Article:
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Published: 01 March 2002
Fig. 15.1 Temperature-strength capability of selected superalloys as a function of year of availability (about 1945–1970). (a) Compressor and turbine disks, (b) burner cans and combustors, (c) turbine vanes, and (d) turbine blades More
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Published: 01 November 2007
Fig. 4.18 Extensive blocky chromium nitrides formed in Type 310SS after testing in the dynamic burner rig testing at 870 °C (1600 °F) for 2000 h with 30 min cycles. Courtesy of Haynes International, Inc. More
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Published: 01 December 2003
Fig. 6 External gas-heated fluidized bed with recuperator. The use of regenerative burners where the exhaust gas temperature is only 200 °C (390 °F) achieves efficiencies similar to those of electrically heated furnaces. Source: Ref 1 More
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Published: 01 November 2007
Fig. 4.16 Extensive internal blocky chromium nitrides formed in alloy 556 (a), Type 310 (b), and alloy 800H (c) after the dynamic burner rig testing at 980 °C (1800 °F) for 1000 h with 30 min cycles. Courtesy of Haynes International, Inc. More
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Published: 01 November 2007
Fig. 4.14 Comparison weight change data between the thermal cycling test (30 min cycles) and no thermal cycle test during the dynamic burner rig testing at 980 °C (1800 °F) for 1000 h for alloys 230, X, 617, and 263. Source: Ref 36 , 37 More
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Published: 01 November 2007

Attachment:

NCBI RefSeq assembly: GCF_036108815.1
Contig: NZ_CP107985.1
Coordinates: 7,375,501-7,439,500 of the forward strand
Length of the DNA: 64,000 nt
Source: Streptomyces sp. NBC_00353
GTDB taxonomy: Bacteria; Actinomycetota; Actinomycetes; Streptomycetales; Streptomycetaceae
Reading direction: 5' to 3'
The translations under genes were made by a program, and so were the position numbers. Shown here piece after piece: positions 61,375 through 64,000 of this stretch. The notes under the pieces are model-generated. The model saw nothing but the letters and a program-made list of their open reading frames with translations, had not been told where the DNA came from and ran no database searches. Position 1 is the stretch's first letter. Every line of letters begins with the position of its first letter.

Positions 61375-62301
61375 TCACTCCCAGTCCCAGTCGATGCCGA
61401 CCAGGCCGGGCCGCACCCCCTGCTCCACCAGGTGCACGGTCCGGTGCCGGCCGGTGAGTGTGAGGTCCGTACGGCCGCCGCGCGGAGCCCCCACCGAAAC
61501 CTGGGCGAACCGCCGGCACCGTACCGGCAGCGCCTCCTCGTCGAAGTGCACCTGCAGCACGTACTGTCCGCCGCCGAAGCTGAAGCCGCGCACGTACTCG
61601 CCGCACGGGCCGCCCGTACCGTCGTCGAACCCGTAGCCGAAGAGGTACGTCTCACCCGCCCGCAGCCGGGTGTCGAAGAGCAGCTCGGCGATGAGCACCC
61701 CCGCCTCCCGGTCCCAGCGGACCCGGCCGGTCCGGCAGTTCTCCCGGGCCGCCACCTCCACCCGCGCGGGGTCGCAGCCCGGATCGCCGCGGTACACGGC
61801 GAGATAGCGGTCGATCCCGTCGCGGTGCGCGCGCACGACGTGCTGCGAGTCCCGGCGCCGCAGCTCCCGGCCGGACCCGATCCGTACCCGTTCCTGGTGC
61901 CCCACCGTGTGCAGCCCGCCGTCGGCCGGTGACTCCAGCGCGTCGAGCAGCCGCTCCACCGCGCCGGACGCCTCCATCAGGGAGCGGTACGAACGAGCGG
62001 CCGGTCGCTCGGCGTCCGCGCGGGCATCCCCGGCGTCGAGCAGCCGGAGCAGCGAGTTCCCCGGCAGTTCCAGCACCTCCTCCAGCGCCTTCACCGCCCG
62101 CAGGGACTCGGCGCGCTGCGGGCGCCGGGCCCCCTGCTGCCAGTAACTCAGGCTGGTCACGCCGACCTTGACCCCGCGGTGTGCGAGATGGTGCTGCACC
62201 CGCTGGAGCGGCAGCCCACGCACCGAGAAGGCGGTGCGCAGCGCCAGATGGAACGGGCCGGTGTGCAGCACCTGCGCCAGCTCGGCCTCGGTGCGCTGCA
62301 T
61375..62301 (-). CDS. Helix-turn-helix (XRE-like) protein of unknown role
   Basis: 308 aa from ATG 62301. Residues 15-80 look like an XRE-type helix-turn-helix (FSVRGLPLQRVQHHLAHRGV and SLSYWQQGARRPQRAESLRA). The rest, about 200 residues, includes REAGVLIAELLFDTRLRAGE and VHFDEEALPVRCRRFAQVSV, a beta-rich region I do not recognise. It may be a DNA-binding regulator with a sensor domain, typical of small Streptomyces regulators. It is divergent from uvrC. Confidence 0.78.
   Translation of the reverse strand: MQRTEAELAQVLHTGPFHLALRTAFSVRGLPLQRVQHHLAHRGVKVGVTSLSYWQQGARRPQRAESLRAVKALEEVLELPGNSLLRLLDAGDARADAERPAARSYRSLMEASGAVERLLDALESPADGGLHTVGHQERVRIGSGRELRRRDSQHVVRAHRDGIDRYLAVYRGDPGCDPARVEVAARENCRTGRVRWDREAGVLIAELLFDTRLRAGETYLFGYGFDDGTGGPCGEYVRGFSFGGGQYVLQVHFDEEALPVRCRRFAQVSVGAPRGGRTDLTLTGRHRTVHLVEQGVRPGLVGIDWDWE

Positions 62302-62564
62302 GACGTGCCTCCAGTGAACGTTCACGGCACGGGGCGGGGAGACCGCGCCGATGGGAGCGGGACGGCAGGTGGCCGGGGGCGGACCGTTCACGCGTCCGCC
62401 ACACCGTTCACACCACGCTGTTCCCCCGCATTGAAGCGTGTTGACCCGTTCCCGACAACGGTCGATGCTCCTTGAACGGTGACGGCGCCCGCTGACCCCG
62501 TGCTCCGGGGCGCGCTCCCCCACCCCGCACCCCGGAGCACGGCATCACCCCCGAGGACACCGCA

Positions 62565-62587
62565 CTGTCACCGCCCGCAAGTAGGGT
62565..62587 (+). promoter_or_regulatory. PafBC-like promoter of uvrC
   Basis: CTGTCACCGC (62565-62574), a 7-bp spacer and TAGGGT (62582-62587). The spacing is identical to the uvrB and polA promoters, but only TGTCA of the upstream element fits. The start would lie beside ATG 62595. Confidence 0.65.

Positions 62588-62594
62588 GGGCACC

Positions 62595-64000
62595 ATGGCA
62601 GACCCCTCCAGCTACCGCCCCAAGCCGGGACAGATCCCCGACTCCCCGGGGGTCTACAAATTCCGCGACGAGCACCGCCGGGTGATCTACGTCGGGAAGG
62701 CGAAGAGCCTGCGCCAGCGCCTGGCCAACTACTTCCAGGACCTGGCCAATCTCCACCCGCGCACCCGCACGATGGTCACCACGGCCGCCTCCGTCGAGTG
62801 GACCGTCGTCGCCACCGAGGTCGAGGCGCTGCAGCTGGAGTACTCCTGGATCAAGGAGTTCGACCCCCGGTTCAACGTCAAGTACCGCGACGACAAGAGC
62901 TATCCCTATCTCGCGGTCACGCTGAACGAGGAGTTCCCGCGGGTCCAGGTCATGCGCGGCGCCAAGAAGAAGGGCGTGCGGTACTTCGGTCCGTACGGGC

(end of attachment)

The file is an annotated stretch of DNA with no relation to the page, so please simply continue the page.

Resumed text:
Fig. 4.15 Comparison nitrogen gain data between the thermal cycling test (30 min cycles) and no thermal cycle test during the dynamic burner rig testing at 980 °C (1800 °F) for 1000 h for alloys 230, X, 617, and 263. Source: Ref 36 , 37 More
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Published: 01 November 2007
Fig. 9.1 Relative hot corrosion resistance of cobalt-base alloys obtained from burner rig tests using 3% S residual oil and 325 ppm NaCl in fuel (equivalent to 5 ppm NaCl in air) at 870 °C (1600 °F) for 600 h. Source: Beltran ( Ref 21 ) More
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Published: 01 November 2007
Fig. 10.43 Type 309 overlay on the waterwall in another supercritical unit equipped with low NO x burners and overfire air after service for 8 years, showing no sign of metal wastage or circumferential cracking. The boiler reportedly burned bituminous coal containing 3 to 3.5% S. Courtesy More
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Published: 01 November 2007
Fig. 4.20 Scanning electron micrograph showing the oxide scale of alloy MA956 after testing in the dynamic burner rig at 1150 °C (2100 °F) with 30 min cycle. The results of the energy-dispersive x-ray spectroscopy (EDX) analysis of the oxide scale are summarized: 1, Fe-Al-rich oxide; 2–4 More
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Published: 01 November 2007
Fig. 9.3 Relative hot corrosion resistance of experimental alloys obtained from burner rig tests at 950 and 1040 °C (1750 and 1900 °F) for 100 h, using 1% S diesel fuel, 30:1 air-to-fuel ratio, and 200 ppm sea-salt injection. Source: Bergman et al. ( Ref 22 ) More